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First of all, I should admit I have submitted this question on the altera forum ( I am asking here too because I think it is likely to be quite a different audience. If this duplicate post is against any stack overflow rules or etiquette please let me know and I'll remove it. If not i'll update the forum submission with any answers I receive here and vice versa.

I'm trying to integrate an I2C core from opencores to my Cyclone IV device. Apparently the version I'm using should just drop into the SOPC and work after being wired to some outputs ( The core compiles with no errors or warnings.

The I2C docs with the core show 6 relevant registers addressed one after another (PRERlo, PRERhi, CTR, TXR, RXR, CR, SR). However, when I attempt to write to these registers the write is put into the wrong address whether from my code or manually in debug memory window.

To investigate this I set the registers to initial values in VHDL to see the result in the debug window. This showed that the register addresses for TXR and CR are not what is suggested in the docs.

Address   0  1  2  3 
09866160 AA 00 00 00 -- PRERlo
09866164 00 00 00 00 -- PRERhi
09866168 BB 00 00 00 -- CTR
0986616C DD 00 00 00 -- RXR
09866170 FA 00 00 00 -- SR
09866174 CC 00 00 00 -- TX
09866174 EE 00 00 00 -- CR

This would be fine, however, when I attempt to write to address 09866174 (TXR) the value is inserted at 09866164 (PRERhi). Similarly when I write to 09866178 (CR) the value is inserted into 09866168(CTR). This happens whether the write comes from the code or manually from the debug window. This is particularly confusing as writing to these registers works fine in VHDL.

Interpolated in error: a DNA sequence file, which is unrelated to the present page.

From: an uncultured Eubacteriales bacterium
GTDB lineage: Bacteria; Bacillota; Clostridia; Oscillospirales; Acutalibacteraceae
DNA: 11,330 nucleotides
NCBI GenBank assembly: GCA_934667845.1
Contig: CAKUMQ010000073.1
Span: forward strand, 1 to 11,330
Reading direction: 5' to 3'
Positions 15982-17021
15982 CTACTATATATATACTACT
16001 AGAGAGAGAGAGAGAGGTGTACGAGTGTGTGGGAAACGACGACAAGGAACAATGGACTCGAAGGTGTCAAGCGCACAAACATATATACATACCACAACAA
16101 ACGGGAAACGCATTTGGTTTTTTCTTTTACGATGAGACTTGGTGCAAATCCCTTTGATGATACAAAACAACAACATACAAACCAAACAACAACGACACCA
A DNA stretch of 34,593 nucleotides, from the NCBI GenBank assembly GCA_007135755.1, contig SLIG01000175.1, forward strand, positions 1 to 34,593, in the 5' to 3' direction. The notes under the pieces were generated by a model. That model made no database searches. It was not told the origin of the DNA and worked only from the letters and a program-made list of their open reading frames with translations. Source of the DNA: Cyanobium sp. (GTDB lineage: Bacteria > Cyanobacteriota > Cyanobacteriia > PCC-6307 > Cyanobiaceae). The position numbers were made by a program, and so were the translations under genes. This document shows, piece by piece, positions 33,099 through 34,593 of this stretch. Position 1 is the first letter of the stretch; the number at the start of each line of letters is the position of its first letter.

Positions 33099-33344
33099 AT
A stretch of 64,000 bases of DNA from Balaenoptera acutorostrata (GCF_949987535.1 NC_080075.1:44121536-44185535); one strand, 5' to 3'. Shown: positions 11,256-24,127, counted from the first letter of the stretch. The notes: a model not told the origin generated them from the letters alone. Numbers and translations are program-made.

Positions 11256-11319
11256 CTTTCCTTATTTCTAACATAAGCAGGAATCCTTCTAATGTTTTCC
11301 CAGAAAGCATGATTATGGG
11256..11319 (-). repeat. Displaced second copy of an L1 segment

#define IOWR(base,offset,value) __builtin_stwio ((unsigned int*)BASE + OFFSET, (DATA));

I have attempted to debug this from signal tap also. However, triggers on any of the registers are never implemented.

I'd really appreciate if anyone can point me in the right direction here.


-update: I have been using the VHDL version of the core. However, I decided to throw in the towel for now and use the Verilog version which worked almost straight away when I wired it up. I intend to get back to the VHDL core when my application is done and will update this again then.

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The code in the question looks as if you are #defining one macro and using a different one... can you explain a little more or pref post a more complete example? Also include what defines the address in hardware; i.e. the relevant bit of VHDL. –  Brian Drummond Apr 22 '13 at 12:06
Apologies, I copied in the wrong #define. I know that my write works because for the first three registers I can write to them fine. The address of the I2C block is defined in SOPC builder. To be honest, as this is a 3rd party core, I havnt been able to figure out how the NIOS addresses for each register are defined. In the VHDL each register is just declared as a signal. I can certainly provide a large example of what I'm trying to do overall if that would help? Right now my main problem is why the writes could be re-addressed? Thanks for taking the time –  Shane Apr 22 '13 at 12:12
ah, I think the offset value (5) may be rounded down to 4 if the NIOS is a word addressed machine. However you may want to address an offset of 5 words rather than 5 bytes in which case "char *" may not be the cast you want –  Brian Drummond Apr 22 '13 at 12:13
Ah that makes sense. Sorry the "char" cast is part of the define I mistakenly copied in. I am actually casting to an unsigned int. So I think I am offsetting by 5 (32 bit) words. I have tried with a cast to char now too. The behaviour changes so that offsetting by 0,1,2 or 3 all overwrite the first address. Offsetting by 4,5 or 6 overwrite the fifth address. So based on where the VHDL initiated values show up I think you are right and I should be offsetting by words not bytes. Unfortunately it doesnt solve my problem –  Shane Apr 22 '13 at 12:51
It also worries me that I cannot change the values in the addresses in question manually using the eclipse debugger (I can change the values in the addresses that work in the code). Reading from the addresses works fine, and it seems returns the value from the proper address in all cases. –  Shane Apr 22 '13 at 13:07

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